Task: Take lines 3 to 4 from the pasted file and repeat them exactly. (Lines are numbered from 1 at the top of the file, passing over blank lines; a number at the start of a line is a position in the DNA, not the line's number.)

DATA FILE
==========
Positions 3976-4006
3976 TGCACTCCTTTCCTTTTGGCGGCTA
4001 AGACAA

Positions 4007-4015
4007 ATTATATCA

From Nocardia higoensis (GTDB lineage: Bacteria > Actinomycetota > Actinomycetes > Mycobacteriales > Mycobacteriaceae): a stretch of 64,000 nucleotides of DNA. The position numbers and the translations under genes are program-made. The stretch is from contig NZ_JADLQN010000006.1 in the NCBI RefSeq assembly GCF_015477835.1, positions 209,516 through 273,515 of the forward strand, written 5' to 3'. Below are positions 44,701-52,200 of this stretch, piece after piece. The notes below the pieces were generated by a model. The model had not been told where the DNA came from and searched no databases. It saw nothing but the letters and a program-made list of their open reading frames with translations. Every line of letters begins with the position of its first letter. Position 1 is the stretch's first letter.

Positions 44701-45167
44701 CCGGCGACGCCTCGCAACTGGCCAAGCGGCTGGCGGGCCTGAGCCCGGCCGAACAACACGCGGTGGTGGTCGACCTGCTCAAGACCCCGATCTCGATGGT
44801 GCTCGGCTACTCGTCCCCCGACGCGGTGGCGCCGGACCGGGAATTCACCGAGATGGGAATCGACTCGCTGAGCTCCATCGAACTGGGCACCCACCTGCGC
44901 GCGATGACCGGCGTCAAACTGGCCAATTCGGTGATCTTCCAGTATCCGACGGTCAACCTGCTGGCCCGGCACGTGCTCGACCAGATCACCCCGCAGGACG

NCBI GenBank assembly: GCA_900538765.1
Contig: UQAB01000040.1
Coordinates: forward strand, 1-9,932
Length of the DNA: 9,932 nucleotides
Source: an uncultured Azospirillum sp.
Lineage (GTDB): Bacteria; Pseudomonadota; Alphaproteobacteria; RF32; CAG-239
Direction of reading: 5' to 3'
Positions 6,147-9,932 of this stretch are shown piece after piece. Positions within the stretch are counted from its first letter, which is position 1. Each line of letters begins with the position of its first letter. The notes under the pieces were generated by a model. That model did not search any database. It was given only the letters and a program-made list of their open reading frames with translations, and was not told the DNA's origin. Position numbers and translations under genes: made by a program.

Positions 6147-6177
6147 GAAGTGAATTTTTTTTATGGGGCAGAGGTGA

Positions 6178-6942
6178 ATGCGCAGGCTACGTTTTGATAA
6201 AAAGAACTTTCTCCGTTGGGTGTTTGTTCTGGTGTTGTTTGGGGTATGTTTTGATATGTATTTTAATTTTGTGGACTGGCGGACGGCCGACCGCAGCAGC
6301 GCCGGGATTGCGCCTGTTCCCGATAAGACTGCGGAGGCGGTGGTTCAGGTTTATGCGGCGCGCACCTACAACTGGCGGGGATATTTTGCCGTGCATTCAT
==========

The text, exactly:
4001 AGACAA

Positions 4007-4015